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Editor’s Note: Following is the second in a series on Lincoln County’s booming real estate market, recently reduced property tax rates, and the outlook ahead as growth is expected to continue across the region for some time to come.

 

LUCY WILLIAMS

editor & publisher

 

While Lincoln County’s real estate market, particularly in regard to housing and land sales, may be booming right now, commercial properties here generally aren’t seeing a lot of movement – still, good things are happening, says Paul Braden, the county’s assessor of property.

In April of 2018, the Lincoln County Commission gave its approval to rezoning 126.75 acres on the Lynchburg Highway from agricultural to commercial property, clearing the way for Jack Daniel’s Distillery to begin building warehouses for storage of its distilled product.

Now, a little more than a year later, the first of those warehouses has been completed and filled with 60,000-plus barrels of whiskey – with the warehouse now in use, it will mean $55,000 a year in property tax revenue to the county.

“We’ve already picked up the first one and prorated it for the year,” said Braden in a recent interview with The Times, noting that one of the warehouses is worth about $6.5 million. “Another one is under construction ... Each one of those warehouses is worth $55,000 a year to us – that number was $60,000 before the tax rate fell.”

When the rezoning was sought a year ago, initial plans called for seven warehouses to ultimately be constructed here in Lincoln County. Doing the math, if those seven are completed, Lincoln County could see $385,000 in additional property tax revenues annually from Jack Daniel’s at some point in time down the road.

 

Possible barrel tax

That revenue, however, has the potential to just about double, depending on the outcome of a recent hearing before an administrative judge at the Division of Property Assessments (DPA) in Murfreesboro, said Braden, referring to ongoing case involving Moore County’s property assessor and Jack Daniel’s.

“Two weeks ago, I went to a hearing on that front ... All the evidence was presented, and Judge [Mark] Aaron said he would make a ruling within 90 days,” Braden said. The Moore County assessor had determined back in 2017 that the company’s barrels are part of the manufacturing process and, therefore, taxable. “According to testimony, those barrels are valued at around $150 a piece I believe ... Considering that each of the warehouses hold 60,000-plus, you’ve got another $6 million worth of barrels.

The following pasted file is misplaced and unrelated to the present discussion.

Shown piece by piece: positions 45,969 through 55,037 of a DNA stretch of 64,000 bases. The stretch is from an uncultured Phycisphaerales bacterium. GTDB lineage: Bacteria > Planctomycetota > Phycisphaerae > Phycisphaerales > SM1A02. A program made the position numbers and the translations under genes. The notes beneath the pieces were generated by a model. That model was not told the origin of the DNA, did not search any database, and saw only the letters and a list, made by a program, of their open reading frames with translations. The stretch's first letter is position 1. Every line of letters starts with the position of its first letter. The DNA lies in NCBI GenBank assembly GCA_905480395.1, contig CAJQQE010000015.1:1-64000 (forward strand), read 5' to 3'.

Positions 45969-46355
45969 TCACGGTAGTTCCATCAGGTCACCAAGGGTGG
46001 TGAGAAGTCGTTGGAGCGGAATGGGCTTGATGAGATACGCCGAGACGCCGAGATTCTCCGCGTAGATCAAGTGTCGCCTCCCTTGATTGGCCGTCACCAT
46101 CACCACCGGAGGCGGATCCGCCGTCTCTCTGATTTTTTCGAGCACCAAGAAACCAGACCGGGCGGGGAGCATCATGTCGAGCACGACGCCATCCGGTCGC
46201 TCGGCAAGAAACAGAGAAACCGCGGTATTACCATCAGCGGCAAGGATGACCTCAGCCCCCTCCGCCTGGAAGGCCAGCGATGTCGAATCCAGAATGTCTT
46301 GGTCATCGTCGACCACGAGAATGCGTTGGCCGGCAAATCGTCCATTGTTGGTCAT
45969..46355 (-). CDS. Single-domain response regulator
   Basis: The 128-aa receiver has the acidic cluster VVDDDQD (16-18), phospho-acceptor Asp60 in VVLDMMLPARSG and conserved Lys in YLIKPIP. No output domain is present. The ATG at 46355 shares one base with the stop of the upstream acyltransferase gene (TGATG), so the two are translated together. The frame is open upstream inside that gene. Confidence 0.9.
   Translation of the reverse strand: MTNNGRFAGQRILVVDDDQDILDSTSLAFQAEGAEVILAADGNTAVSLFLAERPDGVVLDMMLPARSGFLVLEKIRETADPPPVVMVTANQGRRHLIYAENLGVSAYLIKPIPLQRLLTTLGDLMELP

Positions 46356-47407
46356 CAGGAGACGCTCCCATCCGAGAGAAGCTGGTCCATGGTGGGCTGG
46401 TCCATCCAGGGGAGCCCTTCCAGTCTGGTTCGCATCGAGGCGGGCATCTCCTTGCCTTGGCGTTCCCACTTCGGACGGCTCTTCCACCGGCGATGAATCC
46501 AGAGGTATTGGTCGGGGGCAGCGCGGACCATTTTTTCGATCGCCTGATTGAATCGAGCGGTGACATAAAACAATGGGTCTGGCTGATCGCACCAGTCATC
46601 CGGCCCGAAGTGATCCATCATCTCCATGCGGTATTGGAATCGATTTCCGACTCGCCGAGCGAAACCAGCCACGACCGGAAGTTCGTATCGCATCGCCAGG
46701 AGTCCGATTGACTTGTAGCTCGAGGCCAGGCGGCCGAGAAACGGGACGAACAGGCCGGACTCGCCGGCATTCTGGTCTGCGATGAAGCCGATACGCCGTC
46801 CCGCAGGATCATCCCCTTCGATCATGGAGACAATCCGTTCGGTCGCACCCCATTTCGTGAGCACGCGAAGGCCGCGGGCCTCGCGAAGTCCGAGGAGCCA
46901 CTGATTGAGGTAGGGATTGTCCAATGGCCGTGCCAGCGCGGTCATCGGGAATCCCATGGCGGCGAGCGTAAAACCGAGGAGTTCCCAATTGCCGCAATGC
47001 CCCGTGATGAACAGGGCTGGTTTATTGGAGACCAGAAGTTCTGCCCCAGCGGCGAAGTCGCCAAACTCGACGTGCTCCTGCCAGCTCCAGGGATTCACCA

“That goes in at a 30-percent rate and depreciates pretty quickly over the life of them,” he continued, adding that the barrels roll over, on average, on a four-year cycle. “From the standpoint of personal property, it’s no different than if you’re a contractor and you’ve got a bulldozer – that dozer is part of what you do; it’s on a personal property schedule.

“Case law supports it so far, and it will be interesting to see where it goes,” he said. “As to what we do here, I’ll be bound by the law. I don’t want to get into litigation with Jack Daniel’s – it’s not something we would do.

“But there’s no question if out of that case they find that those barrels are supposed to be taxed, then we’ll tax them. That’s what we’re required to do. If they say they’re not, then we won’t. It’s that clear cut for us.”

Considering how many barrels are housed in Moore County, that county has a lot riding on the case — “The back-assessment I think is around $2.7 million,” Braden said. “That’s huge for them, because their total budget, they generate approximately $5 million in their property taxes.”

Early in 2018 Tennessee’s attorney general rendered an opinion that the state constitution doesn’t exempt whiskey barrels from property taxes. That opinion came as Jack Daniel’s and others pushed for barrel exemption legislation.

If the court determines that the barrels should be taxed, it would also impact other distilleries here in Lincoln County, he said, adding that while the number of barrels here would be substantially lower by comparison, he would still have to add them to the county’s tax roll.

Of course, depending on the case’s outcome, there’s also a good chance for an extended period of litigation.

“The whiskey in those barrels is being taxed, by way of the sales tax, based on fluid ounces,” said the local property assessor. “I’m glad they’re building warehouses here, and if we don’t do anything on the barrels, I’m okay, because I would love to see them build more ... They own, I think, three farms in Lincoln County, and they didn’t buy them to do any reason other than commercial use.”

It’s a tough situation, he added, saying he’ll do what he must but noting, too, that Jack Daniel’s is a good corporate member of the community and affords a lot of people from across the area good paying jobs.

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